How I Use CoSchedule with Squarespace

Max Buchholz
Jul 12, 2016 · 3 min read

I can’t speak for how it works with Wordpress (but it looks like it’s pretty slick) because I prefer to work with Squarespace for myself and the great majority of my clients. But for CoSchedule to be worth it I needed to be able to easily integrate it with my workflow for Squarespace.

I don’t necessarily love the way blogging on Squarespace works, besides quick posts form its iOS app. But you take the good with the bad and I think the good wins. I typically write in at Medium or with Ulysses and then import into Squarespace.

But my problem has always been not writing often enough.

The writing platform wasn’t the problem.

My process was the problem. When I sat down to write, I faced a blank page and had no ideas and no resources. I didn’t used to plan my posts. I would just site think “Crap I better write something today.” It took me a long time to feel that problem — because, instead, the first thing I felt was I’m-a-bad-writer.

The first step to producing more content is planning it out in advance and sticking to the plan.

Churches are actually a great model for this (so they should be able to adopt this method very quickly). Every Sunday the pastor/priest gets up and gives a sermon — every Sunday. How do they do it? Where does the material come from? Well, many churches us a lectionary, which is a list of texts that go all the way through the year. So, many pastors read the texts for the week and then write a sermon that relates to them.

What’s the model? Exactly what I preach with content scheduling:

Schedule a topic or prompt in CoSchedule and then you must produce something in relation to the prompt!

No ifs, ands, buts. You’ve got to see it like it’s your job, which will be especially easy if it literally is your job.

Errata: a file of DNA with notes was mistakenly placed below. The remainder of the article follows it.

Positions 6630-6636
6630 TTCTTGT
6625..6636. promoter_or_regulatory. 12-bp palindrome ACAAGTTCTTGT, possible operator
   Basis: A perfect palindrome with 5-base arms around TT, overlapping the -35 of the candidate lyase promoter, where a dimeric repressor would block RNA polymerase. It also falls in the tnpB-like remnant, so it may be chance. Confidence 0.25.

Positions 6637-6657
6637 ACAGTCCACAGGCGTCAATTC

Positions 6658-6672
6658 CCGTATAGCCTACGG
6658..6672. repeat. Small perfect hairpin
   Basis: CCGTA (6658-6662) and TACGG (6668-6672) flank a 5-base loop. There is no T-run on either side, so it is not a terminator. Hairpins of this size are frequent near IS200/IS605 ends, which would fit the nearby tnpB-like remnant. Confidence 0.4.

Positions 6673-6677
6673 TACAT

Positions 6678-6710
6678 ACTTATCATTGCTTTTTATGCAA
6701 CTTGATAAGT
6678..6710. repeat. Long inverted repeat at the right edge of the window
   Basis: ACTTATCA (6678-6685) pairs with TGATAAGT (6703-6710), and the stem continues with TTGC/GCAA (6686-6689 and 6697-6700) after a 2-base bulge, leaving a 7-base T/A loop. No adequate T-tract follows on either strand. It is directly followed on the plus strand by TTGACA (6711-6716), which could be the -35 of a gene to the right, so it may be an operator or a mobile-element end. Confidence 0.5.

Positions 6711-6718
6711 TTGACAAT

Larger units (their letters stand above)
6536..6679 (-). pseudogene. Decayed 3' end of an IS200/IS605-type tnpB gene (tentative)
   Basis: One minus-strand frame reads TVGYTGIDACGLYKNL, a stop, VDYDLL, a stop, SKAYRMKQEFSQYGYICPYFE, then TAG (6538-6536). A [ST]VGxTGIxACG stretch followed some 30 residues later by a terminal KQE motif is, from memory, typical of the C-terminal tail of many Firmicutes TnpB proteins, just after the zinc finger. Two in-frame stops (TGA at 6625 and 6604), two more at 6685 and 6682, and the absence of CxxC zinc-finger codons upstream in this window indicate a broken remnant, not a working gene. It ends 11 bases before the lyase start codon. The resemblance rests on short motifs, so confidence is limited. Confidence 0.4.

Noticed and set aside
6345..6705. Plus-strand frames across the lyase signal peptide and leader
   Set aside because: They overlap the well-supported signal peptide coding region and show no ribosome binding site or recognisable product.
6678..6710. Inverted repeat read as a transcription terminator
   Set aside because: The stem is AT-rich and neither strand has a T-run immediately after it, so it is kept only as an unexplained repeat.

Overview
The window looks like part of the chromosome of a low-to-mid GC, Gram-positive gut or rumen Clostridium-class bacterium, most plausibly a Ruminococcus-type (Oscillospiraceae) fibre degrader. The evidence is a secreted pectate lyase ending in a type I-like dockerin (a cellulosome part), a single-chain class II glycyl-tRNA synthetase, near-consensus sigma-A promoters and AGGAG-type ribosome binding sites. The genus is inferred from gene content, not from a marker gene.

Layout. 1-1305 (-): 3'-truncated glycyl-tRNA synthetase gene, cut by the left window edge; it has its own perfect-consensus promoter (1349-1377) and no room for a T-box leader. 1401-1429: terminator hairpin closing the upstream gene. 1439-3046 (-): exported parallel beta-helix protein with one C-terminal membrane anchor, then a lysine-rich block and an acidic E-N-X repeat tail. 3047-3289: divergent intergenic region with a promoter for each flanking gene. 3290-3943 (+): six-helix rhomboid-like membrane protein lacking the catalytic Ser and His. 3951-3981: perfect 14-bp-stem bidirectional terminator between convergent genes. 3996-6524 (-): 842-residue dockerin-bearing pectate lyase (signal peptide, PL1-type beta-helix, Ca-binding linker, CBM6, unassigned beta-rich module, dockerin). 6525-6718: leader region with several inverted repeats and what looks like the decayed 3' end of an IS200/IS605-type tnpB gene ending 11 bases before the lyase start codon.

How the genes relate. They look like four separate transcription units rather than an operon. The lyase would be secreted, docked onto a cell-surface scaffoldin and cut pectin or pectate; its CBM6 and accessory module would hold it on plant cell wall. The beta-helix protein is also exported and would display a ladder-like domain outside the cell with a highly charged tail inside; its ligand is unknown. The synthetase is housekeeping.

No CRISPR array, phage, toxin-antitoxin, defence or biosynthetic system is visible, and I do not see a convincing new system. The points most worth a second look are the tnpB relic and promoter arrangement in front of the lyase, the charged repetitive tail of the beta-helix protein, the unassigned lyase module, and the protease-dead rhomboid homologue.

You must produce something in relation to the prompt. Don’t break your trust in yourself. Otherwise, how will you know you’ll follow through with anything? When you don’t follow through on even a mini-promise to yourself, you stop believing your own word and you stop believing in yourself.

Now that you’ve got prompts, turn the writing process into steps: from idea, to research, to writing, editing, and lastly publishing.

Once I’ve planned my weeks in advance with Drafts (a huge step itself because I write a working title and add notes about what I’d like to talk about) I make Tasks for myself within CoSchedule.

I set todos for myself at key times related to the post. That way, when I sit down to write I don’t also have to make images and edit and post all at once. Scheduling Tasks allows me to break apart the writing process into pieces I can handle.

Finishing Touches

Now, there are some other nice integrations with CoSchedule that you can take advantage of:

  • Bitly: to use your own branded shortlinks
  • Google Analytics: to track traffic to your content
  • Evernote and Google Docs: to write content and import it directly
  • Buffer: if you’re into using this tool for social media already

Also, make sure to check out the CoSchedule blog. They are certainly using their own tool. They are always sharing and they are always putting together incredibly helpful resources. I’m astounded at the amount of content they produce.


This was originally posted at www.distilled.studio.

Max Buchholz

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Most people are 🔥💵 with bad websites and confusing marketing. I help you create a clear message, then websites and funnels that work. No hype at www.ddst.io